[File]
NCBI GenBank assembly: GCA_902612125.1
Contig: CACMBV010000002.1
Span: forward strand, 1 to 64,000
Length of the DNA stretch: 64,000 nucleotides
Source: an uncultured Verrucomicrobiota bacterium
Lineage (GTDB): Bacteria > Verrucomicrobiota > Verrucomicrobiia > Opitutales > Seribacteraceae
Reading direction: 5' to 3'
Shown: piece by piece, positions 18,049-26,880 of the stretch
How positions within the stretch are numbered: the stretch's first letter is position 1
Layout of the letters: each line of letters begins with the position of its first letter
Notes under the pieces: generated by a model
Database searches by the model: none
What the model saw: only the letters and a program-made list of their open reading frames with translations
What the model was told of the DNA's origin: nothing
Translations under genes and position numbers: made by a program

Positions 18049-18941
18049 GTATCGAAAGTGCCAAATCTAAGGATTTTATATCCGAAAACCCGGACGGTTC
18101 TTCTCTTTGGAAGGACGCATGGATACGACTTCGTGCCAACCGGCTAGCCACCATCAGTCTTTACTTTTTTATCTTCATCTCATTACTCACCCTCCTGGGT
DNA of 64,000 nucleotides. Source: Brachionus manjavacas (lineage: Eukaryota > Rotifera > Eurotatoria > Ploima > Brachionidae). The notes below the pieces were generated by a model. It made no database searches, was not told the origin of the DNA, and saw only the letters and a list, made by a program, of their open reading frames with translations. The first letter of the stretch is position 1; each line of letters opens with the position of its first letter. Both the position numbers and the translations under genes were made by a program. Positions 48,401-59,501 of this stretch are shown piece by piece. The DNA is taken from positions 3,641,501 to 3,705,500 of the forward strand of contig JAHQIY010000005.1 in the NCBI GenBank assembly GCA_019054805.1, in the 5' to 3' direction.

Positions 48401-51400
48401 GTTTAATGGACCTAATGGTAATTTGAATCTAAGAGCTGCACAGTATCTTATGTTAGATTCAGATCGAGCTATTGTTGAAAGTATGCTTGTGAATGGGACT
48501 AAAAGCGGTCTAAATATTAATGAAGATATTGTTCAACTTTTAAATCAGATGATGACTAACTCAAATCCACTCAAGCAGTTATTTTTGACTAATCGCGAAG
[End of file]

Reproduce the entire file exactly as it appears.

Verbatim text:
NCBI GenBank assembly: GCA_902612125.1
Contig: CACMBV010000002.1
Span: forward strand, 1 to 64,000
Length of the DNA stretch: 64,000 nucleotides
Source: an uncultured Verrucomicrobiota bacterium
Lineage (GTDB): Bacteria > Verrucomicrobiota > Verrucomicrobiia > Opitutales > Seribacteraceae
Reading direction: 5' to 3'
Shown: piece by piece, positions 18,049-26,880 of the stretch
How positions within the stretch are numbered: the stretch's first letter is position 1
Layout of the letters: each line of letters begins with the position of its first letter
Notes under the pieces: generated by a model
Database searches by the model: none
What the model saw: only the letters and a program-made list of their open reading frames with translations
What the model was told of the DNA's origin: nothing
Translations under genes and position numbers: made by a program

Positions 18049-18941
18049 GTATCGAAAGTGCCAAATCTAAGGATTTTATATCCGAAAACCCGGACGGTTC
18101 TTCTCTTTGGAAGGACGCATGGATACGACTTCGTGCCAACCGGCTAGCCACCATCAGTCTTTACTTTTTTATCTTCATCTCATTACTCACCCTCCTGGGT
DNA of 64,000 nucleotides. Source: Brachionus manjavacas (lineage: Eukaryota > Rotifera > Eurotatoria > Ploima > Brachionidae). The notes below the pieces were generated by a model. It made no database searches, was not told the origin of the DNA, and saw only the letters and a list, made by a program, of their open reading frames with translations. The first letter of the stretch is position 1; each line of letters opens with the position of its first letter. Both the position numbers and the translations under genes were made by a program. Positions 48,401-59,501 of this stretch are shown piece by piece. The DNA is taken from positions 3,641,501 to 3,705,500 of the forward strand of contig JAHQIY010000005.1 in the NCBI GenBank assembly GCA_019054805.1, in the 5' to 3' direction.

Positions 48401-51400
48401 GTTTAATGGACCTAATGGTAATTTGAATCTAAGAGCTGCACAGTATCTTATGTTAGATTCAGATCGAGCTATTGTTGAAAGTATGCTTGTGAATGGGACT
48501 AAAAGCGGTCTAAATATTAATGAAGATATTGTTCAACTTTTAAATCAGATGATGACTAACTCAAATCCACTCAAGCAGTTATTTTTGACTAATCGCGAAG